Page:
OPINION – My roots are in the Midwest.
Growing up in the suburbs of St. Louis, Mo., tornadoes are nothing new to me.
We didn’t live in Tornado Alley, but we were close enough to it and I can remember tornadoes ripping through St. Louis and tearing the top off of The Arena — that’s what it was called — where the St. Louis Hawks played basketball. That same storm toppled the KPLR-TV television tower. It bounced through the city, wreaking havoc in its wake. It hit my aunt and uncle’s neighborhood, which was near the old Sportsman’s Park, where the St. Louis Cardinals of my childhood played baseball.
Their house was spared, but others on their block were demolished.
I was just a kid and wondered, aloud, why some houses were standing while others were toppled.
All Mom and Dad could do was shake their heads.
When I lived in Southern California, a very unlikely place for tornadoes, I made it through three tornadoes, one that I was sure was going to put a branch from an old tree in the front yard through the picture window.
I’ve seen a roof ripped off of one structure and carried to the top of another. I’ve seen windows blown out, walls knocked down, sturdy brick homes reduced to rubble.
But, I have never seen anything like what I am watching on the news as I write this.
They are saying that a tornado that was rated as at least an EF-4, with winds from 166 to 200 mph, ripped through a densely populated area in and around Oklahoma City. Debris picked up by the tornado near Moore, Okla., has been found in Tulsa, about 100 miles away.
A school went down. In some areas, all that remains are foundations where homes once stood.
This comes two years after a killer tornado hit Joplin, Mo. and four years after a monster tornado hit this same patch of Earth.
They are saying the base of the tornado was two miles wide.
The cost in lives and dollars won’t be known for some time yet, but federal agencies are moving in to help rebuild.
And, our economy will take yet another hit.
As a nation, we have frittered away billions over the last few decades, fighting wars that have no moral base, funding projects that serve no other purpose than to reelect hapless leaders who are more concerned with saving their seat in the House and Senate than serving their constituency, and foreign aid, simply to keep us on friendly terms with oil-rich nations.
When will this nation finally get a clue? When will the United States realize that preposterous expenditures of lives and treasure on violent incursions across the globe are fruitless; that our Congress is polluted by career politicians who would rather shove a buck into their back pocket than find a way to increase jobs, discover efficient alternative fuel sources, or take care of the medical needs of the nation; that charity begins at home?
I’m not getting partisan here. Both sides stink up the room when the House and Senate convene, both sides take the money and run, both sides are unified in only one thing: self-preservation.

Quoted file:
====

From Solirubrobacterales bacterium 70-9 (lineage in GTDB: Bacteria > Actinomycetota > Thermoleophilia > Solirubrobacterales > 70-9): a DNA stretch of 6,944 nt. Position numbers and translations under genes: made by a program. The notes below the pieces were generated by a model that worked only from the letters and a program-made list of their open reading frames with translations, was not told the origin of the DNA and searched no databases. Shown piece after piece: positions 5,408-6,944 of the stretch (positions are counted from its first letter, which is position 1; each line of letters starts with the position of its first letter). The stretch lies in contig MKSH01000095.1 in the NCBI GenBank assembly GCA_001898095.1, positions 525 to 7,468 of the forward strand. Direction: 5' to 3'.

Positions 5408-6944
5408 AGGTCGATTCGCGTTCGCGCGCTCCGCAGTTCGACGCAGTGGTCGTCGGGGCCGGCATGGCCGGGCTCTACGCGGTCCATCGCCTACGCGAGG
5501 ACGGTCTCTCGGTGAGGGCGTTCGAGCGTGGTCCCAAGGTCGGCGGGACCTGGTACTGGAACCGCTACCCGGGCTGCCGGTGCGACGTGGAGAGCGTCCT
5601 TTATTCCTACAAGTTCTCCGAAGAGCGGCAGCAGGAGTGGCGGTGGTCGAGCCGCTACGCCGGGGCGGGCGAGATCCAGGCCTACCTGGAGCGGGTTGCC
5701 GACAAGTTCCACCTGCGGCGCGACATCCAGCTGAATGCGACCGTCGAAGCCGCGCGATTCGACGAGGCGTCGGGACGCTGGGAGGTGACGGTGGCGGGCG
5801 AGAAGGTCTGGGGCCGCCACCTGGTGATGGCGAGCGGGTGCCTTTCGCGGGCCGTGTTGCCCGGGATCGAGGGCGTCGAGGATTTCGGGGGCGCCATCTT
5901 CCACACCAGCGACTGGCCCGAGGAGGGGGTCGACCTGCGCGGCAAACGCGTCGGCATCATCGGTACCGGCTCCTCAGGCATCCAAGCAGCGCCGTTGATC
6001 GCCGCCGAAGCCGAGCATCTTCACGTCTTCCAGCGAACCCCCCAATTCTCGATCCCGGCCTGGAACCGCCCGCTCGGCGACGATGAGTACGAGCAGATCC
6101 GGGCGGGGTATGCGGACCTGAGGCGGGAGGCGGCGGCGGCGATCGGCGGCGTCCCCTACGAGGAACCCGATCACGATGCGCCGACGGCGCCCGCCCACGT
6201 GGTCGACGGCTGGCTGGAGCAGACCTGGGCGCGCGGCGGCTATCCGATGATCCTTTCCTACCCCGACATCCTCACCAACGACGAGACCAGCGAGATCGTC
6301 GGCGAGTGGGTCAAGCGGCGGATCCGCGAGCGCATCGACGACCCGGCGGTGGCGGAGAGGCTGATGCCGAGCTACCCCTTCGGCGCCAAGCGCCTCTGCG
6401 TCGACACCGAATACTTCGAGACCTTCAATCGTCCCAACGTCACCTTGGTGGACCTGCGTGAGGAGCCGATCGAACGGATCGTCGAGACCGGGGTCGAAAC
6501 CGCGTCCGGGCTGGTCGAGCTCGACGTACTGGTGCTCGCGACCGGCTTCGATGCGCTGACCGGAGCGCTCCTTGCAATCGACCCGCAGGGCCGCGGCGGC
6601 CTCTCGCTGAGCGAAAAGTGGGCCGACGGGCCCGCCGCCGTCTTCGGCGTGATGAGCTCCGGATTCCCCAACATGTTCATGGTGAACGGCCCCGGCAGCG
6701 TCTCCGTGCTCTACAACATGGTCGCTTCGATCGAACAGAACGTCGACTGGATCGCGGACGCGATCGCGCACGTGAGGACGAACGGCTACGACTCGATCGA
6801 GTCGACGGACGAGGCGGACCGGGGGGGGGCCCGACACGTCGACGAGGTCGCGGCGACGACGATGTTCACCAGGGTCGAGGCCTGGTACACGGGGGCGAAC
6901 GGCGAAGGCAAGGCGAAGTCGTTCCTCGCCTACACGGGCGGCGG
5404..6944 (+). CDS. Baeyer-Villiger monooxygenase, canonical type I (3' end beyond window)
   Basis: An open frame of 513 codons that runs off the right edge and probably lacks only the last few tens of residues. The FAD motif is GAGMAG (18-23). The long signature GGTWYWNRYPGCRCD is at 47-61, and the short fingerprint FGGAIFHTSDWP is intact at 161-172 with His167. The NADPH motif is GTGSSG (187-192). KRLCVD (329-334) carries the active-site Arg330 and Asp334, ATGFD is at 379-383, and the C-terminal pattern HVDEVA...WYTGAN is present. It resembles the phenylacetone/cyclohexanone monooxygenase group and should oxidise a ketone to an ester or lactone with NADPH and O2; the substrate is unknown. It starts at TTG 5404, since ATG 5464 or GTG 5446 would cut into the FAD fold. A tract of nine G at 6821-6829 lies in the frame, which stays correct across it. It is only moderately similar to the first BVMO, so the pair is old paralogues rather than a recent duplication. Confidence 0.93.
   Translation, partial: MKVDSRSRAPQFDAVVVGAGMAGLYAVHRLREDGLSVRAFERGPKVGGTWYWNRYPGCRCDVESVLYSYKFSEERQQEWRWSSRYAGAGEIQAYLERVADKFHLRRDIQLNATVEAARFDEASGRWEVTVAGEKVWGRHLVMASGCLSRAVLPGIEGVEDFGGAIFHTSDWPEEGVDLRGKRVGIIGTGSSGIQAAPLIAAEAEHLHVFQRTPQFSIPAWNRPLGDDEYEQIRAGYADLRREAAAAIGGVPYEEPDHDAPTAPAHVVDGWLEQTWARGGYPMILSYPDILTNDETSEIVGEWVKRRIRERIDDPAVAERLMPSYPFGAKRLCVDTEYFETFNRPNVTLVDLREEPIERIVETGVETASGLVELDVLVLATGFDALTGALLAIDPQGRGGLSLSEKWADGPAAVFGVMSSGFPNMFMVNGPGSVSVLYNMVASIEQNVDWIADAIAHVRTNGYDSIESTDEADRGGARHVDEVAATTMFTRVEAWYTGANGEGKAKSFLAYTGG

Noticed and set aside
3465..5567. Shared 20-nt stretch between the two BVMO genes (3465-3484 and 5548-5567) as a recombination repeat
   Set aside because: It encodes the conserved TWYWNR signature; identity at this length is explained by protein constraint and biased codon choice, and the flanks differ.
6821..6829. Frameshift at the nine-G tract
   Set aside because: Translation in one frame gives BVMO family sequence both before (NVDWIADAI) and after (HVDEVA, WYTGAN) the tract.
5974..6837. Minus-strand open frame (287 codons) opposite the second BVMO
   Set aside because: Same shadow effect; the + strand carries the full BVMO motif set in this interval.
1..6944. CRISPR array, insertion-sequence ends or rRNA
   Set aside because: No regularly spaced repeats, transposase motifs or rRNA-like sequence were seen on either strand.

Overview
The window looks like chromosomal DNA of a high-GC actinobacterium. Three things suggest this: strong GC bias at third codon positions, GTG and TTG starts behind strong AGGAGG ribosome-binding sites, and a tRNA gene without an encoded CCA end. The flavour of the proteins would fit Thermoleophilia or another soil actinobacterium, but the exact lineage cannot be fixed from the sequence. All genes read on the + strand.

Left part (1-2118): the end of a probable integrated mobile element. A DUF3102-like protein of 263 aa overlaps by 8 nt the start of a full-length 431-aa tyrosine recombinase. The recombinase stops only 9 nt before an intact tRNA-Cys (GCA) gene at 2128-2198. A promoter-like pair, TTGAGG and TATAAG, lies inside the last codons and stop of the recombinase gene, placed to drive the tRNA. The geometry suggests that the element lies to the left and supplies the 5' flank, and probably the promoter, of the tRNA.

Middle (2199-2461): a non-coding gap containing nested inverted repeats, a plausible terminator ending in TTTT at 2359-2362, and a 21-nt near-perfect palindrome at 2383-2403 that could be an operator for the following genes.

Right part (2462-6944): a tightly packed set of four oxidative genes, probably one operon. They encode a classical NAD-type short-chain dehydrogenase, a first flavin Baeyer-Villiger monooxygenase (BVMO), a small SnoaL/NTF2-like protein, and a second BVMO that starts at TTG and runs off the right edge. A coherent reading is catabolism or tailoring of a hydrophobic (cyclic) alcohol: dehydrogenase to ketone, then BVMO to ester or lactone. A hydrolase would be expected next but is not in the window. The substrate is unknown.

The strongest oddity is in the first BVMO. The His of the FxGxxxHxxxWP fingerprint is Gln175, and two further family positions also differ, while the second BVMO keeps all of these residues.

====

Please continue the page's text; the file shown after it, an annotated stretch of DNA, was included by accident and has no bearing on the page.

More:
We are having more and more of these environmental events that are only supposed to occur every 100 years — from floods to hurricanes to earthquakes to tornadoes. I mean, how long ago was it, after all, when Hurricane Sandy ripped through the East Coast?
We are expected to persevere, to pick up our chins and move forward, to rebuild, and these people will, I am sure. But, they need help, right now. They need food, shelter, clothing, medical attention, the day-to-day necessities of life and that means federal assistance as they go through these difficult first days of recovery.
And, they deserve all of it, now, this very minute.
We can’t sit idle and we can’t line up politically. It seemed, in the wake of Hurricane Sandy, that more ink was wasted on comparing the response time of the Obama administration to that tragedy with the response time of the Bush administration to Hurricane Katrina.
None of that matters, not at this moment.
You want to argue politics?
Put it in a box and store it for another day.
There really is no time for that right now. We have people in genuine need, people whose homes are gone, people whose friends and family are missing. It doesn’t get any more important than that.
Want to boost military funding?
Great, as long as you send those troops to Oklahoma, Texas, Kansas, and anywhere else people from this country need help instead of shipping them to participate in some senseless exercise in a faraway desert.
It’s time we considered us in the U.S. It’s time we stand prepared to take care of each other. Yes, I realize, powerfully, how important this nation is in the world. I also realize how the stature of this nation has crumbled over the last dozen years.
It’s time to rebuild, whether it’s homes in Moore, Okla., or the nation’s home, in Washington, D.C.
The sword cuts both ways and it is neither red nor blue.
It is a collective red, white, and blue.
No bad days!
Ed Kociela is an opinion columnist. The opinions stated in this article are his and not representative of St. George News.
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